State of the Union

I use this phrase to indicate that I am about to tell you something from a thirty-thousand foot view, pertaining to our industry in very general terms. The subtitle should read: Business is booming, but it has CHANGED.


We just finished a remarkable SMPTE meeting in Orlando, Florida where i understand over two hundred people attended and there were dozens of manufacturers on display. The group's facebook page is here - . I was surprised and thrilled to see such a turn-out for a local event. The topic of conversation, predominately, was SMPTE 2110. It was a chance to hear from the mouth of the organization the intended direction and purpose of standards in general and specifically the momentum of the industry. We are still very likely several years away, though, from most facilities being able to afford or have the need to incorporate SMPTE 2110 infrastructure into their workflow, from my point of view. I think this gathering went a long way in boosting confidence and encouraging the broadcast community.

Clyde Smith, industry veteran and legend, said something in his address that I think bares re-stating. He tried to encourage the engineers in the audience by reminding them that we have gone through vast and challenging changes over the decades and today's challenges are no different except in one way. They never happened all at once, and the rate at which the industry is changing now is concentrated in such a way that has brought the "union" to a stalemate of sorts. Vendors and manufactures are having back office discussions about where the next opportunities lie, and there is a lot of speculation and some concern.


The day of our meeting about broadcast and IP fabric infrastructure, Net Neutrality was rescinded by the FCC. I found this somewhat coincidental, not that they are related really in any way, except to say that the undercurrent of conversation at the show was about business potential and direction not so much technology.

On the Net Neutrality issue, I have not done enough studying on this particular subject to really claim a strong position. That said, something emerged yesterday during a conversation at the SMPTE meeting in Orlando that caught my attention. There was a report issued by CISCO in June that talks about the exponential growth of internet traffic, measured now in ZETTABYTES, 82% of which is video. Given the rates of growth indicated, I cannot help but think that the rescinding of Net Neutrality may very well be intentional if perhaps in part to keep the internet afloat via throttling, let alone any benefit to big business. I have to say that big government and big business do seem deeply intertwined no matter the big party affiliation these days. Here is a link to that cool report -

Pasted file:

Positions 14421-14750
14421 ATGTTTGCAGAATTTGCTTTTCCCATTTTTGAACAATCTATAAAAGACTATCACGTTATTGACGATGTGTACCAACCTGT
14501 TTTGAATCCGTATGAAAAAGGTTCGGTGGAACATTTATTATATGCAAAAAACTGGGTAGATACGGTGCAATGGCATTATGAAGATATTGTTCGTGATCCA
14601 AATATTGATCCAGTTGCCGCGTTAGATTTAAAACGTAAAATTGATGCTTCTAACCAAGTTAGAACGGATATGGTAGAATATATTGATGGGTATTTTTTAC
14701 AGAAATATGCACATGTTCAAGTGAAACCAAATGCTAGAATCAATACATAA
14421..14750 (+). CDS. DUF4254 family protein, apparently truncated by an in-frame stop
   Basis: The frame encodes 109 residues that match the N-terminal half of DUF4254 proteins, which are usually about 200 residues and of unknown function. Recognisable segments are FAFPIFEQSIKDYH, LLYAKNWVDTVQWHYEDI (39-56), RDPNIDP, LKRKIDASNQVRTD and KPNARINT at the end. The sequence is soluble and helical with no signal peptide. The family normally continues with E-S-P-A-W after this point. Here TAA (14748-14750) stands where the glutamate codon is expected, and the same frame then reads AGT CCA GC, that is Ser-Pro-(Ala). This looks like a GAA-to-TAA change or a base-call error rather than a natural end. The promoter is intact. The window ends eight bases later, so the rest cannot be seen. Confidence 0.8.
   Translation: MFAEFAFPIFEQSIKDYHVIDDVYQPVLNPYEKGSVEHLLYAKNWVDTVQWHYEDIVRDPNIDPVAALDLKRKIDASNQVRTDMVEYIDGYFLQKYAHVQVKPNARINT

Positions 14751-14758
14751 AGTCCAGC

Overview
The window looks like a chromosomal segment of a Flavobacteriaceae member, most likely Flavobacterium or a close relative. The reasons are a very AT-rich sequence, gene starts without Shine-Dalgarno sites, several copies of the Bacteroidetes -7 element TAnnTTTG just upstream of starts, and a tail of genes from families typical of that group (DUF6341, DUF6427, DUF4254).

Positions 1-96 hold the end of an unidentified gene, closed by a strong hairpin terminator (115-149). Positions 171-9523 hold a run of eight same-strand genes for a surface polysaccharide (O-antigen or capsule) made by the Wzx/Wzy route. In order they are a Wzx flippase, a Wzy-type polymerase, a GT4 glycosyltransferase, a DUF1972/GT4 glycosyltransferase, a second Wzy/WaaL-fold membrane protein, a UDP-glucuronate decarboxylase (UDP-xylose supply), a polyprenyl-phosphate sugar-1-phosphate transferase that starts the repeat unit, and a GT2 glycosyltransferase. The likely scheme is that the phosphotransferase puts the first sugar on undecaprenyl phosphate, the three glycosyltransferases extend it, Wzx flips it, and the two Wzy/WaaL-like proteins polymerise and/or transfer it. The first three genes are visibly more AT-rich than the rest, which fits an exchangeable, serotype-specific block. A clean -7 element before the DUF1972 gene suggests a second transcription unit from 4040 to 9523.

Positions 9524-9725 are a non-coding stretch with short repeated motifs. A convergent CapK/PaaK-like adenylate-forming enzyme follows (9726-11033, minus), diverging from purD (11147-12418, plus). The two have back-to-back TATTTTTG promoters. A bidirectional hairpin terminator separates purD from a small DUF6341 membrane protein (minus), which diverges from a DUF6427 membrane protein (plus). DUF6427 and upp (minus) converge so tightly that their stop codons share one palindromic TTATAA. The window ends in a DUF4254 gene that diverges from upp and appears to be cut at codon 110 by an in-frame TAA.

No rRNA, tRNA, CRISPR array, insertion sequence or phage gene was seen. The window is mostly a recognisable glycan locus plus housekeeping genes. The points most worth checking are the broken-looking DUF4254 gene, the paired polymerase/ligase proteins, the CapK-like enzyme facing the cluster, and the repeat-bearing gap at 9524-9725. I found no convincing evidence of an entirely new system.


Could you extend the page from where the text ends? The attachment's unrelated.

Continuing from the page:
Business is booming, BUT... One associate put his perspective this way. Our industry from a vendor perspective used to look like a triangle. You had high concentrations of opportunity at the top, but those were almost always factory direct deals or involved only the largest integrators. There was a lower crust of opportunities which made up a much larger volume of business but for commodities and pro-sumer gear that did not amount to much in the way of profit or margin. Only those companies designed to work with large volumes at low margin have been able to make money here consistently. There is a lot of overhead, management and gamesmenship required to ride in that lane. Then there was a meaty middle section of the triangle where the vast majority of the vendors and manufacturers spent their resources to cultivate opportunities. This is where we have always done our best, both for ourselves and also our clients. This is what has really built our industry from the perspective of commerce.

What has changed? The speculation and concensus is that the industry no longer looks like a triangle but instead an "apple core". The business is now concentrated solely in the upper and lower tiers and the meaty middle is highly diminished. Every vendor or manufacturer i have talked with in the last six months has indicated a similar observation, but it was never quite put into such an accurate word picture.

What this means for the union moving forward is we continue to adapt. We continue to be honest with ourselves and reflect on what our value proposition is to the marketplace. We change as we have to. There have been reports of forecasts and revenues down over the last 12-24 months, and downsizing has happened to some degree in the manufacturing space. That said, everyone I talk to also has a positive outlook for 2018. One broadcast camera manufacturer told me that they have between twelve and eighteen sports opportunities forecasted, which would equate to millions of dollars in sales. COMMAND Corporation, has a great 2018 forecasted, so we remain encouraged as well. However, you may find this year that our technology portfolio is evolving a bit. We hope to be able to share some of that with you in the new year. For now, we wish you a Merry Christmas & Happy Holidays!

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